13 May 2022
Melbourne Convention and Exhibition Centre

Shaping the future of work – Health, wellness and net impact

Sep 29, 2021 Other

As part two in a series, JLL's Bryan Froud takes us through the four foundational truths the company believe will help professionals the changing landscape of how - and where - we work given the events of the pandemic.

The changes in how, where and when we work were incubating long before the COVID-19 pandemic. Working from home was not a new concept, and flexible and mobile working were features of most industries. Digital workplace enablement and the maturation of cloud-based work platforms had already demonstrated how technology could facilitate work from everywhere.

However, in forcing many organizations to change in an accelerated global manner, the pandemic has been the ultimate change agent for all these work trends, demonstrating amply that they can work at scale. Harvard Business Review contends that “virtually all projections anticipate the post-pandemic workforce will be relatively more remote”. In particular, technology has proven its enormous capability and value in enabling many organizations to continue their business in a way that would have been impossible say 20 years ago before the advent of broadband, the cloud and powerful video conferencing capabilities.

Truth 3 – Health, wellness and safety are – and will continue to be – of high importance to employees

As well as their values, people’s priorities are shifting. More than a year into the pandemic, worker expectations continue to emphasize the importance of health and wellness. According to our study, 58% of employees consider health and well-being programs to be the key element that will make their employer unique in the long run. The crisis, maybe counter intuitively, has offered an unexpected opportunity to boost many quality-of-life aspects, with employees using saved commuting time to focus on leisure, well-being and the family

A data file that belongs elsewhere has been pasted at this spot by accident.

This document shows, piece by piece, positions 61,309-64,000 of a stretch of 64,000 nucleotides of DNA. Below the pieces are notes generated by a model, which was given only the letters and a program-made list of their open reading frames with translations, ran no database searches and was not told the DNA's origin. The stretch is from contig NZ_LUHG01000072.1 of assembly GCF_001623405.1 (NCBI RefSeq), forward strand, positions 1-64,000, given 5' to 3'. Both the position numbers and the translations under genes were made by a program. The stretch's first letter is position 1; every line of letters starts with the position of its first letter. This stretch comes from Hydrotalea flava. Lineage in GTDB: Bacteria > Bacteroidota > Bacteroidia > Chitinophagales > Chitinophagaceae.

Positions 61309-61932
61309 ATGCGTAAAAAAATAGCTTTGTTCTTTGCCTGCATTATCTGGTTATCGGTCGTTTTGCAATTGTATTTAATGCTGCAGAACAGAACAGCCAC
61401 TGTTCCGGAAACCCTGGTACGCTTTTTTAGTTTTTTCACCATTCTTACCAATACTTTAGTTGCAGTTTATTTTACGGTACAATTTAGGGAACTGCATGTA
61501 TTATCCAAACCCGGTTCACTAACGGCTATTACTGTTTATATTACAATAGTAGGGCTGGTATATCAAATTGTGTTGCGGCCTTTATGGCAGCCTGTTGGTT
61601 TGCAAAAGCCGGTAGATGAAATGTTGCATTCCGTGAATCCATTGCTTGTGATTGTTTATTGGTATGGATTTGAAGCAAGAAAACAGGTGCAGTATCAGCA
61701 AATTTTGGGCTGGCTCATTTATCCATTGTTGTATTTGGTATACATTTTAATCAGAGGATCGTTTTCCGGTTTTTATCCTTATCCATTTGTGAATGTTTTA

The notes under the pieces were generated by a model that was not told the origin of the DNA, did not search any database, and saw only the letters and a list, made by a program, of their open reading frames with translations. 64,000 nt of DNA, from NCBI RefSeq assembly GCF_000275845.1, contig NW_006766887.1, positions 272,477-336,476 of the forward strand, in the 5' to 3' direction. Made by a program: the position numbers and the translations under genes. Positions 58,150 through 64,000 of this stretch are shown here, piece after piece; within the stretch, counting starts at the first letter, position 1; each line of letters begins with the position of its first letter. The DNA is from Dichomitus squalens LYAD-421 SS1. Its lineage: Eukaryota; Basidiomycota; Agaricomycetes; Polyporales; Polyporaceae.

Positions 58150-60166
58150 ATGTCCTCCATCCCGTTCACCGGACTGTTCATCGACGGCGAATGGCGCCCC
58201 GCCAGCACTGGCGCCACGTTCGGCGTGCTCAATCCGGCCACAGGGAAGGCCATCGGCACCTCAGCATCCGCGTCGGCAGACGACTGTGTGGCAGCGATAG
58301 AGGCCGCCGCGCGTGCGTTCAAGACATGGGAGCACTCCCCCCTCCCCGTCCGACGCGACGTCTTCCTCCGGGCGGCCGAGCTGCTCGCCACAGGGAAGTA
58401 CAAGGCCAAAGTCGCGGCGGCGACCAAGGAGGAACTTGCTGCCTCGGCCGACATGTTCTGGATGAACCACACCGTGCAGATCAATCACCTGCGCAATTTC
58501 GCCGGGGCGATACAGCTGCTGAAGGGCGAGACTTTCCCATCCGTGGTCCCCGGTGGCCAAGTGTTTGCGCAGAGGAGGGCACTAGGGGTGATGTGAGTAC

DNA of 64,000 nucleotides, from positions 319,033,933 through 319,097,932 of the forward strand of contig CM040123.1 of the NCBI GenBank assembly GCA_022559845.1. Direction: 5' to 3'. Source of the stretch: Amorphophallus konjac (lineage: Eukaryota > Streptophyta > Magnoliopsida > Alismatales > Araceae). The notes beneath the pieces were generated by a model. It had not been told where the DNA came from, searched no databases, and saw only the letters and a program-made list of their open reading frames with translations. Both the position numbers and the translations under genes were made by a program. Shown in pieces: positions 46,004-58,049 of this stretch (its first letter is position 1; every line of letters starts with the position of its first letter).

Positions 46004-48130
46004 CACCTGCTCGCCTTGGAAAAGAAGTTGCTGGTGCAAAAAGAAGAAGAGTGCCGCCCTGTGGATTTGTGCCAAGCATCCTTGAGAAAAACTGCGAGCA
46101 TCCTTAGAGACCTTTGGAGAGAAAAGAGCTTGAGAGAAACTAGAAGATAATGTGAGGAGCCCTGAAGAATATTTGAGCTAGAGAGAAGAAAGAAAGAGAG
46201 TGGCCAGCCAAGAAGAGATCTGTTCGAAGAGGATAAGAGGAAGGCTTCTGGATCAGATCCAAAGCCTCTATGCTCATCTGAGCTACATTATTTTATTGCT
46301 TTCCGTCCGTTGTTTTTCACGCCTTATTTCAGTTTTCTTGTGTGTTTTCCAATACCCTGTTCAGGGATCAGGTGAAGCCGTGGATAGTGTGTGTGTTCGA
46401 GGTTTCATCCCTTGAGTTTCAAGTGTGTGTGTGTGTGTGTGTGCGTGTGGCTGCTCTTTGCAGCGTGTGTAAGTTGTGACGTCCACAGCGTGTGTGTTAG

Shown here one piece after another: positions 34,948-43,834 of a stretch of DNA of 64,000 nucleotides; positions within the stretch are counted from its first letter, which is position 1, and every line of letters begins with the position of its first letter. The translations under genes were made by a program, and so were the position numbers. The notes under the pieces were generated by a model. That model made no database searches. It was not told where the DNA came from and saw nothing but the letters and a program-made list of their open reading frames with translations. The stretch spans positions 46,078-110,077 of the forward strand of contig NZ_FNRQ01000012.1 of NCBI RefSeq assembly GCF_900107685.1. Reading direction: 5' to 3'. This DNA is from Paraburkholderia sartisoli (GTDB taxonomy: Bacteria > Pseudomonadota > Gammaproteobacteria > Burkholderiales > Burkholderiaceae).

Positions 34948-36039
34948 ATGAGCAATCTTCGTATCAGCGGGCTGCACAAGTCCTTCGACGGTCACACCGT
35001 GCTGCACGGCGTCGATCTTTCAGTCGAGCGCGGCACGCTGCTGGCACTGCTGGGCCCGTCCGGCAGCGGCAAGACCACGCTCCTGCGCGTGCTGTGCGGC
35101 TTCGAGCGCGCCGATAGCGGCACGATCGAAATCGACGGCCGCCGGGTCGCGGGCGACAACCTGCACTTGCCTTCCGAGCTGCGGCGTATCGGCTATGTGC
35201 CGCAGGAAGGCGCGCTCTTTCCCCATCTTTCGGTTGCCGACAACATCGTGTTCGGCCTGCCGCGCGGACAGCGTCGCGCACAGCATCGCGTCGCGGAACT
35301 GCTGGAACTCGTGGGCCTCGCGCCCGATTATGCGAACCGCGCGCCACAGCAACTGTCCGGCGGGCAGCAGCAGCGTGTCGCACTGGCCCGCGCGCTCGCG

women sitting on chairs in a circle

Employees will expect – if not demand – that companies will provide for both their physical health and safety and mental well-being when they are in the office. Of those we surveyed, work-life balance (59%) has overtaken securing a comfortable salary (55%) among workers’ priorities post-pandemic. Currently, nearly half of U.S. workers are experiencing pandemic induced mental health issues, likely exacerbated or caused by virtual burnout and social isolation. 73% of workers want to work from places that offer a destination for human connection, coupled with a safe, healthy lifestyle. These findings, and others, suggest wellness initiatives should be holistic.

The upheavals to normalcy caused by the pandemic are only likely to continue throughout society as we move forward. Above all, organizations will need to have flexibility and be resilient to facilitate their ongoing transformation in a constantly changing world.

Business and real estate will need to ready themselves, not just to respond and adapt to a constant state of flux but also to take the lead in changing things for the better, from decarbonizing the planet to caring more for their employees. A post-pandemic world will remain a VUCA world (Volatile, Uncertain, Complex and Ambiguous). COVID-19 continues to cause changes every day that are unpredictable and fast-moving and affecting all aspects of our life in very complex ways. There is no corporate roadmap to follow to manage the momentous challenges brought about by the pandemic. Organizations will need to head the recovery in a responsible and agile way, empowering the workforce wherever they work.